source: Robert-Havemann-Gesellschaft/Dirk Vogel
back to List

Ulrike Poppe

born 1953 in Rostock

Human rights in the broadest sense of their meaning for society and state have always been at the heart of Ulrike Poppe’s political activities. On the one hand, human rights are a codified law, as she sees it, that must be implemented in everyday life. On the other hand, they also have an existential dimension. They open up the possibility, as Václav Havel wrote in 1978, to live in the truth. Ulrike Poppe understands this “attempt to live in the truth” as a moral and political imperative as well as a way of life, that can be used to tear apart the dictators’ web of lies. It was not only a requirement but, at the same time, a way out of the state-decreed lack of ability to think independently in the communist dictatorship.

Ulrike Poppe took an initial, very decisive step when, in 1973, she dropped out of her course in Art Education and History at the Humboldt University in Berlin because she did not want to put herself in a position where she would have to serve the dictatorship as a teacher in the future. In the group Frauen für den Frieden (Women for Peace), the Initiative Frieden und Menschenrechte (Initiative for Peace and Human Rights), the Initiative Absage an Praxis und Prinzip der Abgrenzung (Initiative for Rejection of the Practice and Principle of Separation) and the Netzwerk Frieden (Peace Network), she effectively laid the intellectual foundations that gave direction to the Peaceful Revolution of 1989/90. In October 1986, on the thirtieth anniversary of the Hungarian popular uprising, together with Hungarian, Slovak, Czech and Polish civil rights activists, Ulrike Poppe advocated self-determination of the nations in the Eastern bloc and peacefully overcoming the division of Europe. In December 1987, the Initiative for Peace and Human Rights publicly expressed the objective of establishing democracy and rule of law in the GDR. These same goals were to be seen again in the civil rights movement Demokratie Jetzt (Democracy Now), founded in September 1989, when its spokesperson Ulrike Poppe demanded a referendum against the “leading role of the SED” and advocated a trust corporation that was to transform the former state-owned property in the GDR in a fair way. Democracy Now insisted on an institutionalised social reform dialogue at an early stage, namely the round tables. Ulrike Poppe represented Democracy Now at the Central Round Table in Berlin.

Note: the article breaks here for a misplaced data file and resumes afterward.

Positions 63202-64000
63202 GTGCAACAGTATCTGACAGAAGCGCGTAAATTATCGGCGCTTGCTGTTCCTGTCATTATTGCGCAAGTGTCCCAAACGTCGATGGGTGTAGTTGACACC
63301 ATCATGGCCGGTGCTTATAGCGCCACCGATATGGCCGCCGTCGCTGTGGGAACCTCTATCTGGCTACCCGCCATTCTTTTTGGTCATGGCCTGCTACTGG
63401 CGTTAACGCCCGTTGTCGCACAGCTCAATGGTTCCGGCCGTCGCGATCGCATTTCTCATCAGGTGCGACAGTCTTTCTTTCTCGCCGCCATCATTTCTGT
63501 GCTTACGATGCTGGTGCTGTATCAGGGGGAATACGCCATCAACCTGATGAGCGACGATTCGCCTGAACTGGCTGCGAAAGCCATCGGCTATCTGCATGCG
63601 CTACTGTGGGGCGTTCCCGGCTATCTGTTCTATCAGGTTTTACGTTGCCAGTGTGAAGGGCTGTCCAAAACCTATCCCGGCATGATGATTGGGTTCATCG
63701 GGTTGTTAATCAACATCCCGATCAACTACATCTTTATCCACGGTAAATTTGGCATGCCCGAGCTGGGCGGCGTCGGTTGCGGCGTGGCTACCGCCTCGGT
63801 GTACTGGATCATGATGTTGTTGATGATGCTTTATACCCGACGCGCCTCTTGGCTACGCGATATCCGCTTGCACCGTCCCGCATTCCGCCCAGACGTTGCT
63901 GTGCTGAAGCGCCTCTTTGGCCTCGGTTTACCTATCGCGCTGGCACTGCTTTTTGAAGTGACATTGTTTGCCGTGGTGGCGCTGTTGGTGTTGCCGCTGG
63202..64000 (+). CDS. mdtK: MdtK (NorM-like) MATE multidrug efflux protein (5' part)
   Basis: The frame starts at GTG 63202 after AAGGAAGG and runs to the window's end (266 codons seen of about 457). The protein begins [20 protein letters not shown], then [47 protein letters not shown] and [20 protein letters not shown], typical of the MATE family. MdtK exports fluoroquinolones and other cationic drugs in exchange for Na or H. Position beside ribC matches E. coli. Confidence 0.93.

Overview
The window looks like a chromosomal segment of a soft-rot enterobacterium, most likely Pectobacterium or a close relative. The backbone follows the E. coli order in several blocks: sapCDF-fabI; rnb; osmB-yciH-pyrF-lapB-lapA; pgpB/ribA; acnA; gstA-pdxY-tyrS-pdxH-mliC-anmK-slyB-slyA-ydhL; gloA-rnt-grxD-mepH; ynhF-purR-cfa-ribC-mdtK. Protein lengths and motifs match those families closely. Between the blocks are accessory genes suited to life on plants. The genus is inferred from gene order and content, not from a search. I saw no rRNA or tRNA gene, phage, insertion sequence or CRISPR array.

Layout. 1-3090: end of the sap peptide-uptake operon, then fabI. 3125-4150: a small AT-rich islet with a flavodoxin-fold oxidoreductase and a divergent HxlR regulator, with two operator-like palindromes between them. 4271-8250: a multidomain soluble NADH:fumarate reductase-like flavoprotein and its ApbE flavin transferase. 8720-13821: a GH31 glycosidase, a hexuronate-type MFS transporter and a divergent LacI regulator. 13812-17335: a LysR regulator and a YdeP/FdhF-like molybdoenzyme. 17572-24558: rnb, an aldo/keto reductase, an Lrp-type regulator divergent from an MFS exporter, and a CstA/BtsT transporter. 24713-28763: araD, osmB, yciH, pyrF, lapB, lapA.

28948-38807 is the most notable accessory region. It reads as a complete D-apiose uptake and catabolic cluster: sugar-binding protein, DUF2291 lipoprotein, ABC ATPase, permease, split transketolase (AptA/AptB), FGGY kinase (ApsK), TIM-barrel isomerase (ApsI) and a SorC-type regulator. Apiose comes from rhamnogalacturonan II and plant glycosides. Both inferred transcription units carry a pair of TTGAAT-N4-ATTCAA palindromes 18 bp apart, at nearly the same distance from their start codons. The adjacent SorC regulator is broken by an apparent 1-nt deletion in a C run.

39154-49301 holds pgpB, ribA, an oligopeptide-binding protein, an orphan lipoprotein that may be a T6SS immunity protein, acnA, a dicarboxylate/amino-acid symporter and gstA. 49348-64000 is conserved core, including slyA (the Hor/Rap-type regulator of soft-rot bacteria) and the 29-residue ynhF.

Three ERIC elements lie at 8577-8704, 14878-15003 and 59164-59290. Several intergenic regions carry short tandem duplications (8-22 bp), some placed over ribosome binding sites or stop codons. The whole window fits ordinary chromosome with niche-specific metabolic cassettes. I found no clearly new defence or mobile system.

After the opening of the archives, she set an example for others through the way she dealt with her own experiences of betrayal by friends, of spying and of degradation by the Stasi. This method, which first required the perpetrators to undergo a learning process before the victims were confronted with the need for dialogue, prevented rash talk of ‘reconciliation’ stemming from current political considerations. In December 2009, the parliament of the state of Brandenburg unanimously voted Ulrike Poppe Brandenburg Commissioner for the Consequences of Communist Dictatorship. 

Christian Sachse

zum Seitenanfang